It's Nicholas Winton's birthday.
His story: It was December 1938, a month after the infamous pogroms of Kristallnacht. Winton was a 29-year-old British bachelor and stockbroker who had planned a vacation skiing with friends in the Alps. But another friend, who was working with refugees in the part of Czechoslovakia that had just been annexed by Germany, suggested he go there instead. Winton was an idealist and a son of Jewish German immigrants who had converted to Christianity. He chose to spend his vacation with the refugees.
What he found were thousands of families living in squalor and fear in a mostly-Jewish refugee camp. At that point, the world knew that the Nazis were persecuting Jews... and most of Europe had closed its borders against a flood of refugees. Britain, however, was willing to take children, so long as they had a family that was willing to host them and return fare so they could go back home when it was safe. There was an organization that was transporting children from Germany and Austria to safety. But there was nothing in Czechoslovakia and it seemed that nothing could be done there. The neighbors had closed their borders against fleeing Jews. Border guards would search for them and hand them back to Germany.
Winton, with some equally idealistic friends, decided to save them anyway.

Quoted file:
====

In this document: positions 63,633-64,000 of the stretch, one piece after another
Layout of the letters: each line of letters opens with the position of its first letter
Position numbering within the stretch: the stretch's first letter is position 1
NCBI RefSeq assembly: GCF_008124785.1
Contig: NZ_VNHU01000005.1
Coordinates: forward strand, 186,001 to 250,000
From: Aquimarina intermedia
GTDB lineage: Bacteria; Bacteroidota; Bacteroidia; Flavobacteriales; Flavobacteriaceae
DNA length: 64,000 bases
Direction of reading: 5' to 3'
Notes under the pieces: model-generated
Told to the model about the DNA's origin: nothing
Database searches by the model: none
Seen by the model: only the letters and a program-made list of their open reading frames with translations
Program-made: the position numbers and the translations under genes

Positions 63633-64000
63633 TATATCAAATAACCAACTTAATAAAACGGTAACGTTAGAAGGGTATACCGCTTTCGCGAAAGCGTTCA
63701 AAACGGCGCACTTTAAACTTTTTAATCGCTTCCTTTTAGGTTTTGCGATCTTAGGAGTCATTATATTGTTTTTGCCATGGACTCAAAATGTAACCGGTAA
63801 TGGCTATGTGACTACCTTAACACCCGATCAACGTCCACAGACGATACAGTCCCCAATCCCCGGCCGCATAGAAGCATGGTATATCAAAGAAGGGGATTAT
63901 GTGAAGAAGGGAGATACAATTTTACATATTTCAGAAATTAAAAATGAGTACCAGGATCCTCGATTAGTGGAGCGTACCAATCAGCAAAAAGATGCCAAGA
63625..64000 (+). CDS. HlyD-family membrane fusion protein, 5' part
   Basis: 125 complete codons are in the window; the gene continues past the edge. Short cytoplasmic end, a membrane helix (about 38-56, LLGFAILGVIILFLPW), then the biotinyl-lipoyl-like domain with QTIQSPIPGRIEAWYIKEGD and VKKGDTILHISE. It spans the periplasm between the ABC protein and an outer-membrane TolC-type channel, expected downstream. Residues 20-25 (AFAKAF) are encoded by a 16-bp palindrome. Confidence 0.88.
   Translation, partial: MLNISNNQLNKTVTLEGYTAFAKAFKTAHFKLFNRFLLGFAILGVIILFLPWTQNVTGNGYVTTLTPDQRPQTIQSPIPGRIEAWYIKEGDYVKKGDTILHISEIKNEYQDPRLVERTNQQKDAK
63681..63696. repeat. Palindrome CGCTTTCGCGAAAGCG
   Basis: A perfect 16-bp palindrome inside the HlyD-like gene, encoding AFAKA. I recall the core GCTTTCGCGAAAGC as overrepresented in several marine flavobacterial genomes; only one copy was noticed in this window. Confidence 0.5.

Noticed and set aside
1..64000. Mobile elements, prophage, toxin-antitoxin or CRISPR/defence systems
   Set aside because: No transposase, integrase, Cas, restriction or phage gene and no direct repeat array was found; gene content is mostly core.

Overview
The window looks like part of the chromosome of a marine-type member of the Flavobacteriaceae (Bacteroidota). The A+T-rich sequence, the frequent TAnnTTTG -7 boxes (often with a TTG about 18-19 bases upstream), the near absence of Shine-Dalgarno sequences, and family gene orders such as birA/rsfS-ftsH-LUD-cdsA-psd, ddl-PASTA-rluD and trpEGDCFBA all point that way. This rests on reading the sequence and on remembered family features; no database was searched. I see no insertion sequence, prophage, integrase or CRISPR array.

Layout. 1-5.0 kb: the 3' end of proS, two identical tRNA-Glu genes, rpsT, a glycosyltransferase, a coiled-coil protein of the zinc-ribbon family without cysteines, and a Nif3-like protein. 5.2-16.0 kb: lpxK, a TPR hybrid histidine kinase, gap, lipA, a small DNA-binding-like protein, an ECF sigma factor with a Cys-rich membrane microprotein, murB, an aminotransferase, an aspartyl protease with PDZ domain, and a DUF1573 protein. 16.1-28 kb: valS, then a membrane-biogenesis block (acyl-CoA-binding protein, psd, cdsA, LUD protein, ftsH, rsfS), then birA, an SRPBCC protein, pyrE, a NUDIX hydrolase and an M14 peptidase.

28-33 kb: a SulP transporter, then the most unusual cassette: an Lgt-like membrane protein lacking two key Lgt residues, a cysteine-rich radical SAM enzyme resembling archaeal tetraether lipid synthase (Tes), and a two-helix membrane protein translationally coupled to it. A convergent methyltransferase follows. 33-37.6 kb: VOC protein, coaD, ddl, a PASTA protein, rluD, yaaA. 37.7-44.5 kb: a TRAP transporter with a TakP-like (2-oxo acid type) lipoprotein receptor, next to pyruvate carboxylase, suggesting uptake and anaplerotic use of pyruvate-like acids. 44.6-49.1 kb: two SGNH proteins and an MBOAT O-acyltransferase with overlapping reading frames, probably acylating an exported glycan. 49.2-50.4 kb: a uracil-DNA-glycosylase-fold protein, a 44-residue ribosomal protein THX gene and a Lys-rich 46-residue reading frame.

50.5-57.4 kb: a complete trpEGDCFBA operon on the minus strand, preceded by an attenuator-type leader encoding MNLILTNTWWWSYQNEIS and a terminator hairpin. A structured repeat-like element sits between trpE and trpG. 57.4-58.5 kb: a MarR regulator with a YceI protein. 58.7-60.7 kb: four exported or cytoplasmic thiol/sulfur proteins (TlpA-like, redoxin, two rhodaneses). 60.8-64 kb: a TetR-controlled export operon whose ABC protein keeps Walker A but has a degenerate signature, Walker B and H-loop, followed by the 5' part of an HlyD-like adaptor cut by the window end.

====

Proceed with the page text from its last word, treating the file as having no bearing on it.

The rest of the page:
It involved confrontations with the Gestapo, bribery, a mountain of paperwork and a great deal of cash. Winton returned to London after 3 weeks in which he collected names and photographs of 2,000 children needing rescue. He worked tirelessly there while his friends continued the work in Prague. Winton advertised in newpapers, church bulletins and synagogues and found homes for some 900 children. He raised a sizeable sum in donations, but not enough. The rest he paid out of pocket. When the British bureaucracy couldn't produce entry visas fast enough, he forged the necessary documents. War was about to break out. Lives were on the line. He could not wait.
The trainloads of children started leaving Prague in March, 1939. By early August, seven trains had carried a total of 669 children to safety. The eighth was supposed to leave on September 1, 1939, but that was the day that Hitler invaded Poland and the 250 children on that train were lost. Only two of them survived the war.
At the war's end, the vast majority of Winton's children were orphans. His compassion and determination had saved their lives.
What strikes me about Winton's story is his readiness to step up and take on an impossible task. He could have told himself that this was a job for the Refugee Children's Movement. They were actively working to save children in Germany and Austria and had all the expertise. Meanwhile, Winton was nobody. A 29-year-old bachelor with no experience in international relations or charitable fundraising or evading the Gestapo. Yet he wound up doing it anyway and lobbying other governments, including the US, to help. He wanted to save thousands but only Sweden responded to his appeals.
What were Winton's qualifications? A willing heart, a determination to do the good that needed doing, and a belief that the impossible could be done.
Maybe those are the only qualifications that really matter.
Maybe I should remind myself of that the next time I see something important that needs doing. The world has no shortage of problems. It has a shortage of willing hands. And no-one who sees a need and decides to do something about it is a nobody. At least, not for long.
(Originally posted May 19, 2020)